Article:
Many communities in low- and middle-income countries globally lack sustainable, cost-effective and mutually beneficial solutions for infectious disease, food, water and poverty challenges, despite their inherent interdependence1,2,3,4,5,6,7. Here we provide support for the hypothesis that agricultural development and fertilizer use in West Africa increase the burden of the parasitic disease schistosomiasis by fuelling the growth of submerged aquatic vegetation that chokes out water access points and serves as habitat for freshwater snails that transmit Schistosoma parasites to more than 200 million people globally8,9,10. In a cluster randomized controlled trial (ClinicalTrials.gov: NCT03187366) in which we removed invasive submerged vegetation from water points at 8 of 16 villages (that is, clusters), control sites had 1.46 times higher intestinal Schistosoma infection rates in schoolchildren and lower open water access than removal sites. Vegetation removal did not have any detectable long-term adverse effects on local water quality or freshwater biodiversity. In feeding trials, the removed vegetation was as effective as traditional livestock feed but 41 to 179 times cheaper and converting the vegetation to compost provided private crop production and total (public health plus crop production benefits) benefit-to-cost ratios as high as 4.0 and 8.8, respectively. Thus, the approach yielded an economic incentive—with important public health co-benefits—to maintain cleared waterways and return nutrients captured in aquatic plants back to agriculture with promise of breaking poverty–disease traps. To facilitate targeting and scaling of the intervention, we lay the foundation for using remote sensing technology to detect snail habitats. By offering a rare, profitable, win–win approach to addressing food and water access, poverty alleviation, infectious disease control and environmental sustainability, we hope to inspire the interdisciplinary search for planetary health solutions11 to the many and formidable, co-dependent global grand challenges of the twenty-first century.
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All the data generated or used for this Article are deposited in Zenodo: https://doi.org/10.5281/zenodo.7765059.
All the code used for this Article are deposited in Zenodo: https://doi.org/10.5281/zenodo.7765059.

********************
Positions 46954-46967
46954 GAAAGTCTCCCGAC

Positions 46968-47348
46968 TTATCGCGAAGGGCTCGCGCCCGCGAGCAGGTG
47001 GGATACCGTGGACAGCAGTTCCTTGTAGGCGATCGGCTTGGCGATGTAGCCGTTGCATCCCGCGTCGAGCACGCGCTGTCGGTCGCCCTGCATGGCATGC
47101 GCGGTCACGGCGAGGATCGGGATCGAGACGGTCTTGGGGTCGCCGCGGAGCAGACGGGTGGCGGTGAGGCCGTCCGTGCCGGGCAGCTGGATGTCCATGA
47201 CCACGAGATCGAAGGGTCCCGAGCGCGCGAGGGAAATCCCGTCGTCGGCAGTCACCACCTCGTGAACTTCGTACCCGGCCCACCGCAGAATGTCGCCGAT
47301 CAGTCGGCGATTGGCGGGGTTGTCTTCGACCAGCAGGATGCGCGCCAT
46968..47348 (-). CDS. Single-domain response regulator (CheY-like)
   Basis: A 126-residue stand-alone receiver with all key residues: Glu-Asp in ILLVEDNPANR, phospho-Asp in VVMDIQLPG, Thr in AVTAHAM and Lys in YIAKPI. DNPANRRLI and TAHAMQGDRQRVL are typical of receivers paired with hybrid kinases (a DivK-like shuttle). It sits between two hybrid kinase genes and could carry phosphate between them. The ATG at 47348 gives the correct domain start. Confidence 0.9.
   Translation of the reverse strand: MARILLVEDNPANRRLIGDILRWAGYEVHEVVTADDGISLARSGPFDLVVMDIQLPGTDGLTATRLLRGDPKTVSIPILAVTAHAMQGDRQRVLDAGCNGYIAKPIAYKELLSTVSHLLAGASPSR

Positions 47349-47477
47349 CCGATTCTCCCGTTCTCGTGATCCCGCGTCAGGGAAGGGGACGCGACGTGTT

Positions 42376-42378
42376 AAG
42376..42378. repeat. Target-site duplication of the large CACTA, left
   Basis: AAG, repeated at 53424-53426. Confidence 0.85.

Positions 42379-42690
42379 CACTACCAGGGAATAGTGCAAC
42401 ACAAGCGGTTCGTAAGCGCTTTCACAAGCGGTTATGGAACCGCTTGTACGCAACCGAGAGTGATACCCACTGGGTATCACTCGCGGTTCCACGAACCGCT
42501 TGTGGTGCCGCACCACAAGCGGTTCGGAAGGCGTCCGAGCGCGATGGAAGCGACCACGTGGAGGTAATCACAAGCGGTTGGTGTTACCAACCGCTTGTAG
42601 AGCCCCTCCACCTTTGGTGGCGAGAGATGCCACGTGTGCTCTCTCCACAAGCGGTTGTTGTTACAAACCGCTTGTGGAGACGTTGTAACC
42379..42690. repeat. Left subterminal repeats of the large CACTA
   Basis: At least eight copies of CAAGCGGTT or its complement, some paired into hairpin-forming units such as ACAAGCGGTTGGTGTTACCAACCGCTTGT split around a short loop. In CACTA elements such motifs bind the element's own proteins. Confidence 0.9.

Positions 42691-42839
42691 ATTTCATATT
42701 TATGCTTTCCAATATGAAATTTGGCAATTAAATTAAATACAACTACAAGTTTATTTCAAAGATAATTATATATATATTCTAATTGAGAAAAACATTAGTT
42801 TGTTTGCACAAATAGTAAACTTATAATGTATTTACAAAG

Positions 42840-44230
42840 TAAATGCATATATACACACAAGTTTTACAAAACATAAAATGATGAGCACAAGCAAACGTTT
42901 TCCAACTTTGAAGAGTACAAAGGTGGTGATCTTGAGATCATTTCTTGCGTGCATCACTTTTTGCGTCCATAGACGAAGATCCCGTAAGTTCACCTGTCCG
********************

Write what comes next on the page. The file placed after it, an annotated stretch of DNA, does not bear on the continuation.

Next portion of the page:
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The authors thank the people of Senegal who invited us into their communities to co-develop the research in this Article. This research was supported by a National Institutes of Health grant (R01GM109499) to J.R.R., J.V.R., S.H.S., G.A.D.L., N.J. and G.R. Additionally, this research was supported by grants from the National Science Foundation (EF-1241889, DEB-2109293, DEB-2017785, DEB-2011179 and ICER-2024383), National Institutes of Health (R01 TW010286), and the Indiana Clinical and Translational Sciences Institute to J.R.R.; the National Institutes of Health (K01AI091864) and the National Science Foundation (EAR-1646708 and EAR-1360330) to J.V.R., and the National Science Foundation (CNH grant no. 1414102), National Institutes of Health (R01 TW010286-01), Stanford GDP SEED (grant no. 1183573-100-GDPAO) and SNAP-NCEAS (working group ‘Ecological levers for health: Advancing a Priority Agenda for Disease Ecology and Planetary Health in the 21st Century’) to S.H.S. and G.A.D.L. The funders had no role in study design, data collection and analysis, decision to publish, or preparation of the manuscript.
The authors declare no competing interests.
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Extended data figures and tables
Extended Data Fig. 1 Google Earth Engine images of the St. Louis/Richard Toll region of Senegal before (1984–1986) and after (2014–2016) the opening of the Diama Dam.
on August 12, 1986, which was constructed to reduce saltwater intrusion and facilitate irrigation of the region. Note the profound increase in the amount of greenery in the landscape after the opening of the Dam. Image attribution: Esri, HERE, DeLorme, MapmyIndia, © OpenStreetMap contributors, and the GIS user community.
Extended Data Fig. 2 Log-transformed estimated quantity of vegetation removed (kg) for each removal round (1–10) during the study.
Each point represents an independent water access point, the dashed line is the median, and the gray rectangles represent a 95% confidence interval.
Per11m2 subplots, the (A) ln-transformed kg of onions unaffected by onion rot, (B) proportion of kg of onions with onion rot, and (C) ln-transformed kg of onions with onion rot all as a function of crossed compost and urea fertilizer treatments (shown are marginal means and 95% CI; C: compost, TC: tilled compost, NC: no compost, U: urea, NU: no urea; n = six plots for each of the six treatments, three plots at each of two villages).
Bi-variate scatterplots (with 95% confidence bands) of human baseline prevalence at 16 sites sampled in 2016 versus infection post-treatment in 2017 (A) and in 2018 (B).
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Rohr, J.R., Sack, A., Bakhoum, S. et al. A planetary health innovation for disease, food and water challenges in Africa. Nature 619, 782–787 (2023). https://doi.org/10.1038/s41586-023-06313-z